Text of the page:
Some of you knew Gray Hampton. Gray was a long-time and much-loved pastor in Huntington. At his funeral, one of his daughters described what happened in the Hampton home when a summer thunderstorm arrived. Gray would rearrange the living room, turning the sofa, where it stood with its back to the big picture window, completely around so that the whole family, all six of them, could sit together, tucked safely inside the house, sheltered from the wind and rain and lightning, while watching the meteorological show outside.
This home Jesus is preparing for us will be something like that-designed and created out of love, constructed by the master designer. There will be plenty of room-no need for bumping out a wall or raising the roof. No need for power or heat sources or paint. No need for keys.
I don’t know the dimensions, or if it will be brick or frame or stucco. It doesn’t matter. But, my friends, I do know this: when we arrive we will know we are home.
It is no surprise that these words in John’s gospel are often read at funerals. They are a great comfort when we need to hear them most. We are reminded of a great promise- that when our time for making a home on earth is done, a place is waiting for us in God’s own house.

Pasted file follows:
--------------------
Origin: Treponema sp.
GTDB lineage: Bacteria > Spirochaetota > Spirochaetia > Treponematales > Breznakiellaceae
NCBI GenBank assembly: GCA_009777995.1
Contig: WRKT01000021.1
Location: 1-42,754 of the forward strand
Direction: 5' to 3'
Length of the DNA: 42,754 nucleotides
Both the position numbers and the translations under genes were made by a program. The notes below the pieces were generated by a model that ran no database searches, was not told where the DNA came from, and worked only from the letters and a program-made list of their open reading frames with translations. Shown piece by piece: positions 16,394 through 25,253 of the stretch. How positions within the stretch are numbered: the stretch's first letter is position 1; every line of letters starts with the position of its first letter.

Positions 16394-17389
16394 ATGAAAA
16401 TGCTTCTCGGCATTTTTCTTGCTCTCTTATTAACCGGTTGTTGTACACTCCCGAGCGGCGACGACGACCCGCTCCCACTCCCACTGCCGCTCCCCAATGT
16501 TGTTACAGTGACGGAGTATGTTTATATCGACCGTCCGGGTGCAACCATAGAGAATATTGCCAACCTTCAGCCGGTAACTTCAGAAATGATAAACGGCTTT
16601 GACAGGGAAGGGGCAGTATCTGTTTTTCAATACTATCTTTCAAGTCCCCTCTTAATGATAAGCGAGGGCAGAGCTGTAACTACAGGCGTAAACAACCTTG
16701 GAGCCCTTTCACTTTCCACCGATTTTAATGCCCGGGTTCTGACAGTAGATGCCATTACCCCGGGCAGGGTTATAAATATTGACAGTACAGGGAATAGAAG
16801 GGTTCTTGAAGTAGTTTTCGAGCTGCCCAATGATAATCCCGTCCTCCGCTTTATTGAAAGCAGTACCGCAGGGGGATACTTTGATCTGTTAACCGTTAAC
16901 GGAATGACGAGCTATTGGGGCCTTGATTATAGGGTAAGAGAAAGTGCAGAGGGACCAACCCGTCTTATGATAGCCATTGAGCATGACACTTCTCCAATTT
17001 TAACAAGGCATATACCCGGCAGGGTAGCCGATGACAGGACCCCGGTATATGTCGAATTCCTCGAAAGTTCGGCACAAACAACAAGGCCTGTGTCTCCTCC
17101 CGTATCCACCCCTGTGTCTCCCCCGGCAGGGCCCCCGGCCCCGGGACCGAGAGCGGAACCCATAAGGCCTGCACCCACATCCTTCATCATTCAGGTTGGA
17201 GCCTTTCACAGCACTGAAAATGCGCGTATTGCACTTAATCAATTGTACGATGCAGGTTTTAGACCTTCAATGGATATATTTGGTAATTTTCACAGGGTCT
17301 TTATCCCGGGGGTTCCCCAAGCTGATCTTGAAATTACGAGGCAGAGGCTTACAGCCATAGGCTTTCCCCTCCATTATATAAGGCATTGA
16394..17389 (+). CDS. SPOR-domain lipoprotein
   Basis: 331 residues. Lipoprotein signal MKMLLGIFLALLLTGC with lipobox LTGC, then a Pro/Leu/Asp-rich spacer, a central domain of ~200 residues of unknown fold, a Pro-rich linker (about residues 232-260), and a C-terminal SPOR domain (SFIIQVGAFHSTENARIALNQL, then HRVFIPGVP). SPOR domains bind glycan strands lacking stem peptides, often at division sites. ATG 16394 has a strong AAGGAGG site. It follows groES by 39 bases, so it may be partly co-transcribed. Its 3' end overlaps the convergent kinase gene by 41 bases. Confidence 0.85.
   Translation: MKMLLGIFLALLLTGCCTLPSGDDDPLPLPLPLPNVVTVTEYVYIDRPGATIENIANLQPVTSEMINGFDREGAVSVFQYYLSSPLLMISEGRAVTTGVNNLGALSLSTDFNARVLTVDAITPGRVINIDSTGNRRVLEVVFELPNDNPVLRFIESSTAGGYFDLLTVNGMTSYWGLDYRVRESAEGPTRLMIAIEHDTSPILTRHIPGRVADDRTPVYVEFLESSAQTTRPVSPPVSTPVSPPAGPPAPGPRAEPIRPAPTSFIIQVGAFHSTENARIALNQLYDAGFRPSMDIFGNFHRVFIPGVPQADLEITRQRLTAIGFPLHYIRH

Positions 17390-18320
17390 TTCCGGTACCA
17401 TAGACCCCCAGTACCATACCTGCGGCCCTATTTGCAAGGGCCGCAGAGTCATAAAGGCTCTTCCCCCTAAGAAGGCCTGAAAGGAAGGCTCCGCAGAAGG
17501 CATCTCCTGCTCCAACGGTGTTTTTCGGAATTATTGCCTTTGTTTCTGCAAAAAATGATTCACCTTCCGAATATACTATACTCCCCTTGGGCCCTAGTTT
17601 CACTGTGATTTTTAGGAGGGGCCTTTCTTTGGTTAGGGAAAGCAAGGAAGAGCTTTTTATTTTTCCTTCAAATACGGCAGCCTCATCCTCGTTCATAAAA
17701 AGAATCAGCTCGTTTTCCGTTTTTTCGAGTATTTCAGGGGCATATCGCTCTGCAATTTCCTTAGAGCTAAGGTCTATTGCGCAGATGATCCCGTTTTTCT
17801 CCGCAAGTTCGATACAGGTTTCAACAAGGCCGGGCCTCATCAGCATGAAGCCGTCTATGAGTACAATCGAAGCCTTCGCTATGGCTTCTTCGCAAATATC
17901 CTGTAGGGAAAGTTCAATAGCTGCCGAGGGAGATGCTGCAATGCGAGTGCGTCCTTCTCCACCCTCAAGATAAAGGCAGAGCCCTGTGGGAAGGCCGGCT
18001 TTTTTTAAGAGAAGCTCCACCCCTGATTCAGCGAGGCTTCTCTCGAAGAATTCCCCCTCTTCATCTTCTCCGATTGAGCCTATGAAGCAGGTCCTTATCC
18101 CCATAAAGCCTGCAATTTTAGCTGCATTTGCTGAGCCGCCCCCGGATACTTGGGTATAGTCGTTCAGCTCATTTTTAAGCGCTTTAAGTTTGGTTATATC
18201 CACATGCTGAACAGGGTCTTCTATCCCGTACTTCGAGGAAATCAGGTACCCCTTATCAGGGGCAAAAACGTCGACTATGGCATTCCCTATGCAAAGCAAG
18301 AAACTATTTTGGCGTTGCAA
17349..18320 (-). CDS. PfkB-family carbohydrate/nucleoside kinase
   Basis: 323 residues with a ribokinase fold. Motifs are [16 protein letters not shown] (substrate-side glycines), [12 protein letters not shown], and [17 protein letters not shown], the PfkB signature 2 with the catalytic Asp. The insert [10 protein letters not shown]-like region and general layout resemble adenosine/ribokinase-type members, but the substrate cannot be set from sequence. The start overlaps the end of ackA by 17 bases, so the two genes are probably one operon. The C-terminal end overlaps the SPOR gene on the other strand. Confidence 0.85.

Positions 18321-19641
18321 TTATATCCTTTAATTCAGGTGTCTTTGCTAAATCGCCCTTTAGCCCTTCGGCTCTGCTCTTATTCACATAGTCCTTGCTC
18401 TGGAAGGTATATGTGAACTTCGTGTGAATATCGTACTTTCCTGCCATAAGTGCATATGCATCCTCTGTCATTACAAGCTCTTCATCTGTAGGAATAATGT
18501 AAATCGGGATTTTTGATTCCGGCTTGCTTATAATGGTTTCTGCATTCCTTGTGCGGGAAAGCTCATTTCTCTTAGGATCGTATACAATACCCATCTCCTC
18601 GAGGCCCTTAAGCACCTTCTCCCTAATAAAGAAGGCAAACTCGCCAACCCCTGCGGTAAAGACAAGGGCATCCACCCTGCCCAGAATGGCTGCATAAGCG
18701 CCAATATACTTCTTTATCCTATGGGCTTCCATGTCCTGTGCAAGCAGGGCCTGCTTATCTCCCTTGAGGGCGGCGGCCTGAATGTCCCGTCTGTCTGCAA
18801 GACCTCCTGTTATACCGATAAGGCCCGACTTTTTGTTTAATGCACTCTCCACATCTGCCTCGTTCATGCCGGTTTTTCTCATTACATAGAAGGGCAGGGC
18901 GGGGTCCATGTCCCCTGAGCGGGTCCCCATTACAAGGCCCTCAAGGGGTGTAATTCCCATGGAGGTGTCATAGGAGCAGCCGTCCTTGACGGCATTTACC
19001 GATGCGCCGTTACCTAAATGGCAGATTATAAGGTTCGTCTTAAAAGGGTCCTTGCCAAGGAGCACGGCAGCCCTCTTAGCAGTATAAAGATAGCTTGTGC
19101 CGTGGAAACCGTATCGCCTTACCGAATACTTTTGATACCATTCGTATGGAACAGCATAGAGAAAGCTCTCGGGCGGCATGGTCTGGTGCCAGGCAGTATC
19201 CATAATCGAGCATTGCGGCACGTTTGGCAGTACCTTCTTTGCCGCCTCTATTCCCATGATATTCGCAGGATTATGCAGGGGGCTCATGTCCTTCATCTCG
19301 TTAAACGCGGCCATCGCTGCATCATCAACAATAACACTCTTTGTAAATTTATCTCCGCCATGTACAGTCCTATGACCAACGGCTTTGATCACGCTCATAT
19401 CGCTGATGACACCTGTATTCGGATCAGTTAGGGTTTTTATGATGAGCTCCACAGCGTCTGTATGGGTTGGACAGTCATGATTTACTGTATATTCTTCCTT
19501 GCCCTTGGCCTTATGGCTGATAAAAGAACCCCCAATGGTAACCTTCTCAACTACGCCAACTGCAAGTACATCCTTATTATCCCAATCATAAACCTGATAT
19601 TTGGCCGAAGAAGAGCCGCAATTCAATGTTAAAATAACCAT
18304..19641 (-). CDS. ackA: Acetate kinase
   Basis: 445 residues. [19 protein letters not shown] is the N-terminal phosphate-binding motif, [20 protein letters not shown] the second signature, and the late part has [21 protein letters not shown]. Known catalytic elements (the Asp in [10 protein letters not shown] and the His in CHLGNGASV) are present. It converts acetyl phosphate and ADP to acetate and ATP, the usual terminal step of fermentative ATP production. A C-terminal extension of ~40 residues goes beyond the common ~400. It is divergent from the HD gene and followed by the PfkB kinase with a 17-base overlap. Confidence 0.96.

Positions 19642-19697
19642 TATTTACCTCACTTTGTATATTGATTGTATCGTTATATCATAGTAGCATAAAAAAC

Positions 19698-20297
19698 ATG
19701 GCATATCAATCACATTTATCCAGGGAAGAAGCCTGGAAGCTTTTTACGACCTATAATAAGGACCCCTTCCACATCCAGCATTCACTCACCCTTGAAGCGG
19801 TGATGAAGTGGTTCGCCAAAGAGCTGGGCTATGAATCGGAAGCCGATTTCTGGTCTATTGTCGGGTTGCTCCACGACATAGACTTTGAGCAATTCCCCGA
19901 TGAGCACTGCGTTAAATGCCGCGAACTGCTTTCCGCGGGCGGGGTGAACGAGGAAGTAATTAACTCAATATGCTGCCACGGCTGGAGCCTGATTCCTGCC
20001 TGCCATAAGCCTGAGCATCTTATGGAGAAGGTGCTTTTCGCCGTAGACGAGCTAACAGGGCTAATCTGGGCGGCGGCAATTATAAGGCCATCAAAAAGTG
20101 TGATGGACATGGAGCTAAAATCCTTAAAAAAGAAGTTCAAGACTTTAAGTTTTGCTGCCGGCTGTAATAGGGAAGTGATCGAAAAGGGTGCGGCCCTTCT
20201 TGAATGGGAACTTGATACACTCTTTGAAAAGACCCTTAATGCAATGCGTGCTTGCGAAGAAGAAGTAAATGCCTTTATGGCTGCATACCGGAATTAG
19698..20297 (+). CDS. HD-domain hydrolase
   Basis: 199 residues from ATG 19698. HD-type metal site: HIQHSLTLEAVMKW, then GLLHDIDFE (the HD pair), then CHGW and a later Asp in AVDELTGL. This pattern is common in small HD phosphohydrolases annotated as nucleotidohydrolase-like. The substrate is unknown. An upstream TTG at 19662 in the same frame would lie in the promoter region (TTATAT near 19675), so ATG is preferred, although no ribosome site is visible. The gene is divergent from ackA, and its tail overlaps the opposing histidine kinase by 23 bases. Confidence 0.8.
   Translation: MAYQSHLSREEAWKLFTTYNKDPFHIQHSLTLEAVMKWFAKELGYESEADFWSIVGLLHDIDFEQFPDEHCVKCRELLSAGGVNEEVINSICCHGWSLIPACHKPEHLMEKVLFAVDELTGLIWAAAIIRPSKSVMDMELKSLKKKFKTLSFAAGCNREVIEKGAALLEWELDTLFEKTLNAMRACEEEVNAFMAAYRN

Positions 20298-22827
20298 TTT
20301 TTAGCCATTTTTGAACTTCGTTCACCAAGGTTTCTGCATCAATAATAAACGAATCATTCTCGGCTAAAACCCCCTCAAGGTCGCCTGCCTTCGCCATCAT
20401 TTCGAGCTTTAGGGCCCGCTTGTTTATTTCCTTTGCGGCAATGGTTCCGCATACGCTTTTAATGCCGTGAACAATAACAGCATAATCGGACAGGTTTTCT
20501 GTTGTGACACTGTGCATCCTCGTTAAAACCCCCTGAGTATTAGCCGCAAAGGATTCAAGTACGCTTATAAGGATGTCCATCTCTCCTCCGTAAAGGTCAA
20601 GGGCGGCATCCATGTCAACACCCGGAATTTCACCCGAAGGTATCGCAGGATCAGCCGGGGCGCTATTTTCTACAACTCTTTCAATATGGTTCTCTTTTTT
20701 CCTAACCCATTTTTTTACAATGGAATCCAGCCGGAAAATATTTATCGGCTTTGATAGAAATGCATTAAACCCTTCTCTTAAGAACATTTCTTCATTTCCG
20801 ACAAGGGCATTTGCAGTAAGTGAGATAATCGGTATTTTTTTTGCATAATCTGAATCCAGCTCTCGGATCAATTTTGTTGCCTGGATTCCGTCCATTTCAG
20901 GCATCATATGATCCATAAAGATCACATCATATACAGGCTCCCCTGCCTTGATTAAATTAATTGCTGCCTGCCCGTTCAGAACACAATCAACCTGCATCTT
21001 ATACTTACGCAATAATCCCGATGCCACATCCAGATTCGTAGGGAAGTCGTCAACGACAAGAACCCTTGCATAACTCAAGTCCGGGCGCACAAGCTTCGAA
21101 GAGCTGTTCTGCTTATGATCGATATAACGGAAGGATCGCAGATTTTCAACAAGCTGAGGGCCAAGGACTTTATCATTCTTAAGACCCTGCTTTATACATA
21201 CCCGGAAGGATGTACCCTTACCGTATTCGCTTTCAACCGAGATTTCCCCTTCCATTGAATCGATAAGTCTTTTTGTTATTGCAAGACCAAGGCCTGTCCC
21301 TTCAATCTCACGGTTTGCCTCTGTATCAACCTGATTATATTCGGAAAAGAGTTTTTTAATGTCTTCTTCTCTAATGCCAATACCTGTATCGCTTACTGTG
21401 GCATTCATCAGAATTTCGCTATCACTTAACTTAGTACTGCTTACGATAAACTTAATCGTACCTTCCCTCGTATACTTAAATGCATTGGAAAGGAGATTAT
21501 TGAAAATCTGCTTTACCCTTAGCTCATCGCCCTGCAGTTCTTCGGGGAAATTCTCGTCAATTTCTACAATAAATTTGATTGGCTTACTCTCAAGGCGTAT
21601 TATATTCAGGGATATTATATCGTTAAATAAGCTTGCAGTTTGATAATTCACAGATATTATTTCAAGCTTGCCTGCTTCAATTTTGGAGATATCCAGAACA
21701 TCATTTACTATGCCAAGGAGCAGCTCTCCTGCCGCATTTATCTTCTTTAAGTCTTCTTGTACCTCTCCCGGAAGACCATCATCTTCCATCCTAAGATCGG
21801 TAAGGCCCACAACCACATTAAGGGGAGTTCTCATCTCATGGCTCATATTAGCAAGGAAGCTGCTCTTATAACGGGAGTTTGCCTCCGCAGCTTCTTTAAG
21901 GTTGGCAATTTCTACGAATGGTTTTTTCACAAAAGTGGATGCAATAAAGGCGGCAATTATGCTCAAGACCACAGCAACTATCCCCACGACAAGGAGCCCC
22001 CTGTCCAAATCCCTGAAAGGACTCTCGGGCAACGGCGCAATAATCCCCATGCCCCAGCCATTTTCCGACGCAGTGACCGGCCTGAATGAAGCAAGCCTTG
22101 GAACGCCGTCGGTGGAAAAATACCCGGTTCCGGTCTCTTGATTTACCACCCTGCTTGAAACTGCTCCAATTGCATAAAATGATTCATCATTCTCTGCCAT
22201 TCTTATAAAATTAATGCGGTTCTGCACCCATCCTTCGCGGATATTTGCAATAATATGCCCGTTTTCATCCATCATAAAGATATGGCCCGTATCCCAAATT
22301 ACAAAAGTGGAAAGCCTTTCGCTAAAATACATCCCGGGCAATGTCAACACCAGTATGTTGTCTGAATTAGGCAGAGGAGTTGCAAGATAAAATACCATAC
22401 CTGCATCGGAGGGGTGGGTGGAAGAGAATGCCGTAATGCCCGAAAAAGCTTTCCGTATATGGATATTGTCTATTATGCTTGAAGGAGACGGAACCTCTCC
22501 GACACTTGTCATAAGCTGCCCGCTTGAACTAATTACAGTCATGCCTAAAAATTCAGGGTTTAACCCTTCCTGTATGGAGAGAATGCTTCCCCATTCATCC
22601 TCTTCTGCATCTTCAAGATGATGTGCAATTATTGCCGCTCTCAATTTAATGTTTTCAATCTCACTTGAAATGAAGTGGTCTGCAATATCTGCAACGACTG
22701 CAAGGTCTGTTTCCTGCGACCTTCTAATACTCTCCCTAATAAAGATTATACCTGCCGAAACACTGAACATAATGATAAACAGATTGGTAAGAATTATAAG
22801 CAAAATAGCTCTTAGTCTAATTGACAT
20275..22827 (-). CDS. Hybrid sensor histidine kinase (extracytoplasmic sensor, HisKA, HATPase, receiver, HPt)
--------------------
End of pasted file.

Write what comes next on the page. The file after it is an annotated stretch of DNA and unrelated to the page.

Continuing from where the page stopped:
I visited Sue Yoak this week and she told me about the family tree of photos she planned to create on one of the walls of her single room at the nursing home. She has plans to hang three new pictures-pictures of her grandchildren and her great-grandson who is yet to be born. And, I have no doubt that such a view will bring her joy and comfort. To hear her describe it brought me joy. Her face just lit up in anticipation.
So, until we join the Church Triumphant, and enjoy the hospitality of heaven, we can so order our lives and homes, even if they are a room in a nursing home, to be a foretaste of what is yet to come.
May it be so for all of us. Amen.
*Hymn 361 Christ Is Made the Sure Foundation, verses 3 and 4
*Affirmation of Faith The Apostles’ Creed p. 35
*Hymn 580 Gloria Patri
Joys and Concerns of the Church
Pastoral Prayer and the Lord’s Prayer
Presenting Our Tithes and Offerings
*Hymn 607 Doxology
*Prayer of Dedication
*Hymn 462 I Love to Tell the Story
Just as God’s Word was sent into the world to heal and redeem,
so God sends you into the world this day
to be light and love, healing and hope.
Go now, and share the good news generously,
and may the grace of God, Father, Son, and Holy Spirit be with you today and always. Amen.